Now at the fortunate stage in his career where he can afford to be fussy with the projects he takes, fêted producer Danger Mouse—here billed sans pseudonym, as Brian Burton—collaborates with Shins mouthpiece and guitarist James Mercer for Broken Bells, an album that shoots for a happy medium between Mercer’s alternative folk and Burton’s madcap hip-hop. The result isn’t quite as consistent as lead single “The High Road” would imply, as the pair struggles to comprehensively fuse their two extremely different sounds. There are instances where Mercer seems awkwardly unsuited to this electronic flavor, and others where his usually deft beatsmith provides ill-matched instrumentals for Mercer’s subdued crooning.
The abovementioned single represents the very best this collaboration has to offer. The track is built on Burton’s amorphous blips and bleeps, while Mercer provides straightforward acoustic guitar and consummate vocals, sashaying between downcast murmurs and forceful wailing with distinction. The refrain is then reinforced with an army of handclapping and warm choral chanting, putting the finishing touches on an infectious opener.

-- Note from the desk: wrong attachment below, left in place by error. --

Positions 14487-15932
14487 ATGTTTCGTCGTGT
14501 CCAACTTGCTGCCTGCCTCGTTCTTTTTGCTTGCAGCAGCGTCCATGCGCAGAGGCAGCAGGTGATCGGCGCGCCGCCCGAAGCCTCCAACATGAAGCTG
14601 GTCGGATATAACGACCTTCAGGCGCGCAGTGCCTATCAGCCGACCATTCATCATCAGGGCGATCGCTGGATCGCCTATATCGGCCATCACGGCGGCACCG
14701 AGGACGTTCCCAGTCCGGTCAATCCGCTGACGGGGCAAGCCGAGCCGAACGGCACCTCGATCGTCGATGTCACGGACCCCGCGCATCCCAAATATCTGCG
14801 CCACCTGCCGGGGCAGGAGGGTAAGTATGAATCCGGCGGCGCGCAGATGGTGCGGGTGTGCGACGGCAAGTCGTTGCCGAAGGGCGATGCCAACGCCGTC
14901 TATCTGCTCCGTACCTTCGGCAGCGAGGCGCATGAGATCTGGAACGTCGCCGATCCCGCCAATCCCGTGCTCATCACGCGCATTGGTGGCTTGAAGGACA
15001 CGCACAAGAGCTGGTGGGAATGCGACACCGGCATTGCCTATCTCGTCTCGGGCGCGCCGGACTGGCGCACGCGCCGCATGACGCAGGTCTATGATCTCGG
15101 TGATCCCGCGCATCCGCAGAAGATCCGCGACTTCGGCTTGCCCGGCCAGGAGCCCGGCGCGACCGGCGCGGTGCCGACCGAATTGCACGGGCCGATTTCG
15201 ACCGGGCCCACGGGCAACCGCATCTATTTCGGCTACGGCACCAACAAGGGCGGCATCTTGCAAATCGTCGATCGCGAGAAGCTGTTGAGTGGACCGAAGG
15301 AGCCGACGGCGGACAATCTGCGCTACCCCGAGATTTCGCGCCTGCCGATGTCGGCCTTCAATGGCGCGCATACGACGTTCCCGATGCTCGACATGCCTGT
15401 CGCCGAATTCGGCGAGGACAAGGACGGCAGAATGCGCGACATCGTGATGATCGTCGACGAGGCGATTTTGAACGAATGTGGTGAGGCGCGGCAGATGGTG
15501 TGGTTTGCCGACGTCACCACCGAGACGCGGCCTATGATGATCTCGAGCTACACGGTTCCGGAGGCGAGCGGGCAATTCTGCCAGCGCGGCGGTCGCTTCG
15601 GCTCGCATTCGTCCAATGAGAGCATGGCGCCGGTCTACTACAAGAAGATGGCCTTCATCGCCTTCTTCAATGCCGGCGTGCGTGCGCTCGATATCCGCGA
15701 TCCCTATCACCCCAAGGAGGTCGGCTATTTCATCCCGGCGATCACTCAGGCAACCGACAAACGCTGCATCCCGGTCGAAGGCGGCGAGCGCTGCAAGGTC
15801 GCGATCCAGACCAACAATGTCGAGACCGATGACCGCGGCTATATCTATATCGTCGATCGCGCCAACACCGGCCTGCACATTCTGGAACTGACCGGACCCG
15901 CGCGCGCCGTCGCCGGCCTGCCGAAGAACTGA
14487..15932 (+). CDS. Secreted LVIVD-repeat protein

From there, Broken Bells envelops itself in mellifluous ‘60s psychedelica. “Vaporize” sports an oscillating keyboard hook and a sprightly brass break, while “Your Head Is on Fire” employs lo-fi vocals and steel guitar. And in the record’s most satisfying twist, “Mongrel Heart” exploits baleful organs, mariachi horns, and deathly string arrangements to craft the most sinister of psychedelic rock numbers. The duo begins to find a comfortable middle ground here, with Mercer happily strumming away while Burton saturates the tracks with wistful electronic sounds.
Unfortunately, though, the formula loses momentum during the album’s middle section, where the overarching theme is tweaked trivially to little avail on “Sailing to Nowhere,” “Trap Doors,” and “October.” And when any significant changes are made, they’re for the worse. Burton’s booming grooves are ever-present on the funky “The Ghost Inside,” but the Shins frontman sounds unconvincing when reaching for the higher octaves over the song’s syncopated industrial beat.
At its very best, when the collaboration clicks, Broken Bells boasts some truly marvelous songs, but these peaks are sandwiched between tracks that struggle to exceed colorless tedium. The ‘60s vibe works well to a point, but the duo has a difficult time maintaining an engrossing sound over the album’s 10 tracks. And that such a petite record feels flabby and labored makes it clear that a match made in heaven this is not.